Several studies investigated the dependence of the A-tract induced bending on temperature and ionic environment. Koo et al. (23) found a decrease in bending magnitude when passing from 4°C to room temperature, and Diekmann (24) revealed that the decrease with temperature is monotonic (exceptional cases could be explained by a loss of planarity of the construct). The decrease of bending at elevated temperatures has been attributed to a premelting transition of the A-tract, well described by a two-state model (25). Diekmann (24) also found that bending decreases with increasing concentration of NaCl.
At the atomic resolution level, A-tract DNA has been extensively studied by X-ray crystallography (14,17). The observed global bending direction of A-tract sequences differs from the direction suggested by solution experiments, which may be due to crystal packing effects (26). The analysis of crystal packing effects, on the other hand, can provide valuable information on DNA structure and deformability (27).
NMR spectroscopy including residual dipolar couplings (RDC) represents a unique tool to study atomistic structure of DNA oligomers in solution. In particular, the use of RDC is essential to capture global bending (28,29). Several groups used the NMR technique with RDC to study A-tracts (16,28–30). The structure of a DNA dodecamer containing the A6 tract obtained by MacDonald et al. (28) shows a global bend of 19° in a geometry consistent with earlier experiments. Barbic et al. (16) investigated a decamer containing an A4 tract and found agreement with electrophoretic data and with a cyclization assay. Stefl et al. (30) obtained NMR structures of sequences containing the A4T4 or T4A4 tracts. They are discussed in detail below.
A-tract sequences have also been investigated by atomic resolution computer modelling. An early study based on energy minimization (31) was followed by extensive investigation using explicit-solvent molecular dynamics (MD) simulations. Beveridge and co-workers (32–36) conducted a series of pioneering studies aimed at investigating various A-tract properties. Their results on A-tract induced bending, as well as those by Strahs and Schlick (5) suggest general agreement with solution experiments. The work of Lankas et al. (37) indicated that the N2 amino group in the minor groove has a decisive effect on structure and mechanical properties of polypurine tracts. Other studies focused on revealing the origins of A-tract induced bending by investigating the effect of single nucleotide substitutions within an A-tract (38) and the role of ions (39).
These studies reflect the state of the art in DNA modelling of their time. The length of the simulated trajectories was in the nanosecond range, which in some cases limited the statistical quality of the collected data. The force fields used in these studies [parm94 (40) or parm99 (41)] were later shown to exhibit serious defects in longer B-DNA simulations, which were largely eliminated in the newly developed parmbsc0 force field (42).
Recently, Curuksu et al. investigated restrained bending of A-tract containing sequences by energy minimization and by MD with umbrella sampling, using the parm94 (12) and parmbsc0 (43) force fields. They computed energy profiles as a function of the bending angle and found a minimum corresponding roughly to the experimental bending magnitude.
The present study develops the subject in two directions. First, we propose a new method for global bending measurement, which uses a properly defined averaging of two or more base-fixed coordinate frames. Second, we use the method to study sequences containing either A4T4 or T4A4 tracts. For this purpose, we carried out an extended set of new reference MD simulations. The length of the simulated trajectories is increased by almost two orders of magnitude compared with the early studies. We use the parmbsc0 force field and a range of simulation conditions. We also analyse published experimental data, in particular the NMR and electrophoretic mobility data of closely related sequences obtained by Stefl et al. (30), and compare the structural information provided by the different methods.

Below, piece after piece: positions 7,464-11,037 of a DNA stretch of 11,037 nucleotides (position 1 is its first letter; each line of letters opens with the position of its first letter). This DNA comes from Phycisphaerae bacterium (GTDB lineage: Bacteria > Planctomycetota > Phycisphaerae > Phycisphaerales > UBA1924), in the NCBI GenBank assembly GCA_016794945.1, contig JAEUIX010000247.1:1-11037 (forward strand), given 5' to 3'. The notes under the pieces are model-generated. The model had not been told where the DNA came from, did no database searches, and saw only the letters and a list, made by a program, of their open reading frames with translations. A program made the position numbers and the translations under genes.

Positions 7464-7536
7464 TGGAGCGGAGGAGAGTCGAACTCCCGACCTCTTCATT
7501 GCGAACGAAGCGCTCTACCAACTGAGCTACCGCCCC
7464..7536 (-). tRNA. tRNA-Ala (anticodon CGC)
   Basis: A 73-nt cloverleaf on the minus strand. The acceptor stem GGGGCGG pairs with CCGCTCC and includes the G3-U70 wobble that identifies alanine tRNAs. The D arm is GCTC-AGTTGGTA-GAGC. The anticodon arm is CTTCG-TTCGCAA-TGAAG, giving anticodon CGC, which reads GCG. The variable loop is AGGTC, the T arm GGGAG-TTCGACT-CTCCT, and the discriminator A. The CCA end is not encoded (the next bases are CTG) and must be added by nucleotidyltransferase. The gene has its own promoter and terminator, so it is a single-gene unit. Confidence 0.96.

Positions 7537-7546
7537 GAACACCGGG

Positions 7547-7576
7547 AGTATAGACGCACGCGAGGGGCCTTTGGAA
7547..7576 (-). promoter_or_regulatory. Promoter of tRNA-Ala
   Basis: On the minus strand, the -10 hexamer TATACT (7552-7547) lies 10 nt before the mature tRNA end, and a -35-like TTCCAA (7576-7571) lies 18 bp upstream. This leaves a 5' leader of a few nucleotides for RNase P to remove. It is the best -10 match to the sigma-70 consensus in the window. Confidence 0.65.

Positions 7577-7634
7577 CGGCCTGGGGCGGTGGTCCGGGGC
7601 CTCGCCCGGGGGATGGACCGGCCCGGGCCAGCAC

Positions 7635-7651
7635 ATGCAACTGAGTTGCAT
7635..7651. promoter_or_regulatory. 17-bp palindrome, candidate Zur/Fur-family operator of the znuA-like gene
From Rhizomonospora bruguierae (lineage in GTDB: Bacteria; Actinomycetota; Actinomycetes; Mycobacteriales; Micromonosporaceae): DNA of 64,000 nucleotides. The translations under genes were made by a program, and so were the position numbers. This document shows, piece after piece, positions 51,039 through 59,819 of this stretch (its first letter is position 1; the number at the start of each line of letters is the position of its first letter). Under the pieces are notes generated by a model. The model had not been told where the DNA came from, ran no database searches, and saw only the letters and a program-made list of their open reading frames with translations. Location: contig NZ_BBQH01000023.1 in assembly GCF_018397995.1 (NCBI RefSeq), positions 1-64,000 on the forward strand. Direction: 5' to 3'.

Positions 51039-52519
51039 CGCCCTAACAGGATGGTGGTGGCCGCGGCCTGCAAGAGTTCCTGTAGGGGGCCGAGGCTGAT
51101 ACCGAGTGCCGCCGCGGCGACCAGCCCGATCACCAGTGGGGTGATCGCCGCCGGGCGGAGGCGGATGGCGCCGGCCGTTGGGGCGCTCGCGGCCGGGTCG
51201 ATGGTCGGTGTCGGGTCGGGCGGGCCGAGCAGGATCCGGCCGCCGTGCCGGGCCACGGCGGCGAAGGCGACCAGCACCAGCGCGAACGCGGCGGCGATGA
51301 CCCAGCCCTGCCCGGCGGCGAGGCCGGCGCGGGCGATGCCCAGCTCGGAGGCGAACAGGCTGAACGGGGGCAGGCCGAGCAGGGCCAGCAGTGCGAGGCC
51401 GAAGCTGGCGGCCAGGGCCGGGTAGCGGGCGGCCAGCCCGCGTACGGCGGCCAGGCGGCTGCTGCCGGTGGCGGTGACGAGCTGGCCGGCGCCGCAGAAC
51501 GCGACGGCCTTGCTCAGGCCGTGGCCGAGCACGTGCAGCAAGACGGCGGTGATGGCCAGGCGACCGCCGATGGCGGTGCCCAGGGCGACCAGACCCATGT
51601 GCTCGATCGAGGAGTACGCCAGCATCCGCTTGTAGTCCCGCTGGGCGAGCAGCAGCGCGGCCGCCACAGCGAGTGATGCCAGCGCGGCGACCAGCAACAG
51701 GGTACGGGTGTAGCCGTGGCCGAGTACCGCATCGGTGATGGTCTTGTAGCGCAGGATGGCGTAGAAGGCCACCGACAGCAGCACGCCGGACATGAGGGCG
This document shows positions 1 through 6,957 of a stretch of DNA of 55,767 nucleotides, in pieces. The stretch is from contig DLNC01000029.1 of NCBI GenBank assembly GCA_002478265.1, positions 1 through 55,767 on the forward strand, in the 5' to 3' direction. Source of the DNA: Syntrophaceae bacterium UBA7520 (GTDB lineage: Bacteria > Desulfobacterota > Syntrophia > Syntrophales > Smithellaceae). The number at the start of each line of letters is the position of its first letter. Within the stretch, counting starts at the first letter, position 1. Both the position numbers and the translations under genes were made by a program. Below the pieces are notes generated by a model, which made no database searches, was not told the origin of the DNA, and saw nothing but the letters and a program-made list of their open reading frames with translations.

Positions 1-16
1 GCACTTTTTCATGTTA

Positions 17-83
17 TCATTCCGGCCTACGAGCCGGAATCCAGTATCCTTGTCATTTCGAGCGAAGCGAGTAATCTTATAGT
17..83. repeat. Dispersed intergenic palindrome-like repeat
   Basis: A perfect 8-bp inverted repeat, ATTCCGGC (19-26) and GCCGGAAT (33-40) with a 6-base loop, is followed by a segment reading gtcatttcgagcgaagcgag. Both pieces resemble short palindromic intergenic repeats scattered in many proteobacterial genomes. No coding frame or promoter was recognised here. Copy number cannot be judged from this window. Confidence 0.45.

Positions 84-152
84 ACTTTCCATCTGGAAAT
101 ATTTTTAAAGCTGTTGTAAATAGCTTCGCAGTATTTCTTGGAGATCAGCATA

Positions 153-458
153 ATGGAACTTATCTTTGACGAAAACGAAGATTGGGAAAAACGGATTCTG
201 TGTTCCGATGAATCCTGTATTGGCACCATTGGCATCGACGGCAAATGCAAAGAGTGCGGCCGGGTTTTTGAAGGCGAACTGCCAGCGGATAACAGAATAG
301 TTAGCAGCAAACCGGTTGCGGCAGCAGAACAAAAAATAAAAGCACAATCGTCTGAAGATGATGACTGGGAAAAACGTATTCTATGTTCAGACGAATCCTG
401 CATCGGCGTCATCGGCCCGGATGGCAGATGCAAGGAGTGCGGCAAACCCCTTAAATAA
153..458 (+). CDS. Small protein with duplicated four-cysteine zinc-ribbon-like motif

We performed explicit solvent, atomic resolution MD simulations of a set of DNA oligomers containing either A4T4 or T4A4 tracts using various temperature and ionic conditions. The simulations are summarized in Table 1. Our oligomers contain the sequences GCA4T4GC and CGT4A4CG studied by NMR by Stefl et al. (30) (PDB codes 1rvh and 1rvi, respectively).
The simulations were carried out using the AMBER 9 program package with the parmbsc0 force field (42). The ions were parametrized according to Dang (44) and the SPC/E water model was used. A truncated octahedral periodic box, particle mesh Ewald technique, a 2 fs time step and the Berendsen thermostat and barostat with time constants of 5 ps were applied. The system preparation and equilibration protocol closely follows the one used in a recent extensive DNA simulation study (45), where more details can be found.
Each MD snapshot was analysed by the 3DNA program (4). The snapshots were then filtered using two criteria. First, we checked the hydrogen bonds (H-bonds) defining a Watson–Crick base pair. We considered an H-bond broken if the donor–acceptor distance was >4 Å. Notice that any cutoff distance is artificial, since the free energy profile is in fact continuous. We found that the 4 Å cutoff allows for enough H-bond length fluctuations while capturing all the important breaking events. Second, we monitored the torsion angle γ in the backbone fragments connecting adjacent bases and considered a backbone fragment non-canonical if the value of γ was >110°. We found that excluding non-canonical γ also eliminates non-canonical torsion angles α and β. From each trajectory, only snapshots with no broken H-bond and no non-canonical base-connecting backbone fragment anywhere in the oligomer (including terminal base pairs and steps) were further analysed. Additionally, the first nanosecond of each trajectory was removed. We refer to the resulting data sets as filtered trajectories.